I certainly welcome and thank you all for your professional perspective concerning my opportunity and my concern.
    Thank you
    Gary


    G
    Jelle Klap
    Bartender

    Joined: Mar 10, 2008
    Posts: 1824
        
        7

    Gary Marshall wrote:
    The project manager stated to me that the project involves OSGI, JBoss and Postgres (sp?). He wanted me to know further that there are no Java EE frameworks involved here.


    How exactly does that work? JBoss pretty much IS a JEE application server, so if they're not planning on using JEE technology I find that a particularly curious choice.
    Further more, if they'll be using Postgres that certainly implies persistence of some kind. I kind of doubt they'll be taking the native SQL approach to that - JPA with a provider like Hibernate or EclipseLink would seem more likely.
    I'm thinking you should probably take the statments made by that project manager with a grain of salt and not worry too much about the negative effects this project might have on the marketability of your skill set.
    Kirk Knoernschild
    author
    Ranch Hand

    Joined: Apr 16, 2012
    Posts: 41
    Gary,

    You have a valid concern. I'd wouldn't be too worried about not using Java EE. I would be worried if they said you won't be using any other Java frameworks. You sure the PM is correct on this? I can't imagine developing a Java application without using some other Java framework. Teams almost always use a combination of several frameworks and OSGi doesn't preclude you from using other frameworks. In fact, Spring DM (now known as Blueprint services) is basically the Spring framework for use in an OSGi environment. And it's fantastic! If you don't have the book, you can still see this in action if you download the excerpt and take a look at the example at the end of Chapter 3 (link below). So, in a nutshell, just because you're using OSGi doesn't mean you can't use other frameworks and I'd be more concerned that the team isn't using other proven frameworks than the fact they're using OSGi.

    Something else to keep in mind...Modularity is coming to the Java platform. Every major app server vendor is building their product atop OSGi and many are exposing it's use for development too. Java 8 (due in 2013) is introducing a new module system called Jigsaw that will supposedly be compatible with OSGi. By the end of 2013, modularity is going to be something that every developer is going to need to know to build Java applications. By using OSGi now, you're gaining a lot of really good experience in designing modular software. And even if you're not using OSGi, the book prepares you for impending platform support for modularity by helping you build modular software on the Java platform right now.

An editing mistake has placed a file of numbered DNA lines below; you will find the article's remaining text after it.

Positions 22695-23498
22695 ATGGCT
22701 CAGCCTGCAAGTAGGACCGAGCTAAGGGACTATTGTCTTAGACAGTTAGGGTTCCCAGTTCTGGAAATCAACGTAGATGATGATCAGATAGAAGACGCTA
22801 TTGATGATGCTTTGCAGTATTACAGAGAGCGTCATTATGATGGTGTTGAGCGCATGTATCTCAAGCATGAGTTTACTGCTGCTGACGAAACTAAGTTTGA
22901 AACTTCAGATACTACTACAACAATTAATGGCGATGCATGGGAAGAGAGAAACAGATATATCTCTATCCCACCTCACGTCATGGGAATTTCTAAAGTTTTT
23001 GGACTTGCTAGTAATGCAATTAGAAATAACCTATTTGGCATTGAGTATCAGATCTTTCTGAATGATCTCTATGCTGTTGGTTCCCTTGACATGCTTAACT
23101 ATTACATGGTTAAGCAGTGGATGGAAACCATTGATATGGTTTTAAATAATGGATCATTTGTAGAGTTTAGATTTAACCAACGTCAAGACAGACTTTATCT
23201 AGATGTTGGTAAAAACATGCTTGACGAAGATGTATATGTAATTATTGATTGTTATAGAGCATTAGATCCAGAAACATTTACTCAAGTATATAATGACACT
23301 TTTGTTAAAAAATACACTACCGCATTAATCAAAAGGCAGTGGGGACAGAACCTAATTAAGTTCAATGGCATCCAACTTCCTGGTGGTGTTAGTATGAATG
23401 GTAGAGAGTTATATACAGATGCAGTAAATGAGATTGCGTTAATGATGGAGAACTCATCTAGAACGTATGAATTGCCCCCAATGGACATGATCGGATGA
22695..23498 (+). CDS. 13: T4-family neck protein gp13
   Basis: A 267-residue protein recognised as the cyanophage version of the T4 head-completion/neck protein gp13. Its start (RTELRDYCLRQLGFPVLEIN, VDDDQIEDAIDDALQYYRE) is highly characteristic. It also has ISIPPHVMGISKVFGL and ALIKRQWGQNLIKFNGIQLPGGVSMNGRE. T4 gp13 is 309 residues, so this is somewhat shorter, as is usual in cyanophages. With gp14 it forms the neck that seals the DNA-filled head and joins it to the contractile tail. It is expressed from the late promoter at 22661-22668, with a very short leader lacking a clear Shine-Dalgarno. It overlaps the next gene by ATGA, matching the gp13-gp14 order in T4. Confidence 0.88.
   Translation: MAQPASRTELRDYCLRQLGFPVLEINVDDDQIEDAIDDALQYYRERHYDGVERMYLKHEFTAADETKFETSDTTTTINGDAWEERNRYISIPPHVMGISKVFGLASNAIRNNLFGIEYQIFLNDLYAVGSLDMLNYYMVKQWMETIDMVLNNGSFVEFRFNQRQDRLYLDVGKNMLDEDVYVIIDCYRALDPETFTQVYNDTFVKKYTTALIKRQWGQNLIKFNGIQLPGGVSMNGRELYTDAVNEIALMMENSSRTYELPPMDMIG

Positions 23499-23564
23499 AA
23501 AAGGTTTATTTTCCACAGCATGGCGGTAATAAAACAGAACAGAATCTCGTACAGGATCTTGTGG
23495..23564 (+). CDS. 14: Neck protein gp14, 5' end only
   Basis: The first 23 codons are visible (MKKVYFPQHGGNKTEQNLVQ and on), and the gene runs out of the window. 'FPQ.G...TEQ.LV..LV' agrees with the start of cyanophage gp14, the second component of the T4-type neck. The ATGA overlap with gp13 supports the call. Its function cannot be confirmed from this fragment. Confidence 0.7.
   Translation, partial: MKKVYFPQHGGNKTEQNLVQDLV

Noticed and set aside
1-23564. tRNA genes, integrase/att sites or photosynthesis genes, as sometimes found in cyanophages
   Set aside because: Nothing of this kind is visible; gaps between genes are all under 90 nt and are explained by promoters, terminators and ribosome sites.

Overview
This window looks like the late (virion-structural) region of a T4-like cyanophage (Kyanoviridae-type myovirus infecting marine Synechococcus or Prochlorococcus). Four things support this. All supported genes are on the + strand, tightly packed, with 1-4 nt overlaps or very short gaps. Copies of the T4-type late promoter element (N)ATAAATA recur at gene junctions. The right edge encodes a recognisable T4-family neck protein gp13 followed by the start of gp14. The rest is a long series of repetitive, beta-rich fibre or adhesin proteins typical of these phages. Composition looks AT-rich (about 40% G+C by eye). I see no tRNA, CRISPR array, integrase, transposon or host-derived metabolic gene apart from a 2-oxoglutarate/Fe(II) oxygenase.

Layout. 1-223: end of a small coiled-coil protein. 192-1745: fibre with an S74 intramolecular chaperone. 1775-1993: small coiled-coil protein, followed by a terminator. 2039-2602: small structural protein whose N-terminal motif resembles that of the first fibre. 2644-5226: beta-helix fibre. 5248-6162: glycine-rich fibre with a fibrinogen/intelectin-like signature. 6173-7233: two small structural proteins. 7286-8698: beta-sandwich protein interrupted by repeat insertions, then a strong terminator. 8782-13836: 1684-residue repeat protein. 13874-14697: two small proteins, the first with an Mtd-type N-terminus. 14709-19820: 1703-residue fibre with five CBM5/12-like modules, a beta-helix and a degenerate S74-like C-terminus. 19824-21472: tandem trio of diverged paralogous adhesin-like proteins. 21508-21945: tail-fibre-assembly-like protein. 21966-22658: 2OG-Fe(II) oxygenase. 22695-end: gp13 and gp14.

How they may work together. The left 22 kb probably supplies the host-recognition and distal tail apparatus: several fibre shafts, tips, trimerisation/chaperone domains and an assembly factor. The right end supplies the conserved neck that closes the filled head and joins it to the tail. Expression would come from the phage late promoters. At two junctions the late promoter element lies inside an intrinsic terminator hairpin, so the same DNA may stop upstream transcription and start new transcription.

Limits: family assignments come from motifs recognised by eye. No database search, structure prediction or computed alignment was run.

But like I said, if they aren't planning to use any other framework (Spring, Hibernate, etc.), then I'd question what they're doing in the first place. They should be using at least some other frameworks, I would imagine.

    Visit the book's website at modularity.kirkk.com where you can review all 18 patterns and download an excerpt of the book. There is also a mobile web application available that you can take with you wherever you go.

    --kirk
    Jignesh Patel
    Ranch Hand

    Joined: Nov 03, 2001
    Posts: 626

    Gary,

    The somebody choose OSGI for the project. That means there is a smart architect sitting there who knows importance of modularity. I believe there must be other supporting frameworks will be used on need basis, and project manager may not aware of it.


    And what made you think that learning something new in software industry will reduce job opportunity for you?

    -Jignesh
    Gary Marshall
    Ranch Hand

    Joined: Feb 19, 2007
    Posts: 121

    Thank you all for your time in responding.

    I'm so terribly new at the OSGI thing that its possible I did not understand what the PM was telling me in our first interview. A week ago I asked him again, via email, about using J2EE in the development work - which, I now recall is the development of a "framework" for the modular applications, not the applications themselves. The app development could possibly happen in the future. Here is a snippet of his email response to me:

    "....... I suspect we will be writing some J2EE web apps but right now we are testing that under OSGI Pax-Wicket which departs from the normal J2EE model of doing web app deployment...."

    So there you go. That's what he meant by not using any J2EE frameworks, I guess.

    @Jignesh Patel: What is concerning me is NOT learning something new but rather possibly silo-ing myself into a technology that may or may not be in demand in two years. However thanks to the news from Mr. Knoerschild concerning Java 8 and its relation to OSGI, perhaps I don't need to be concerned about marketability.

    Thanks again
    Gary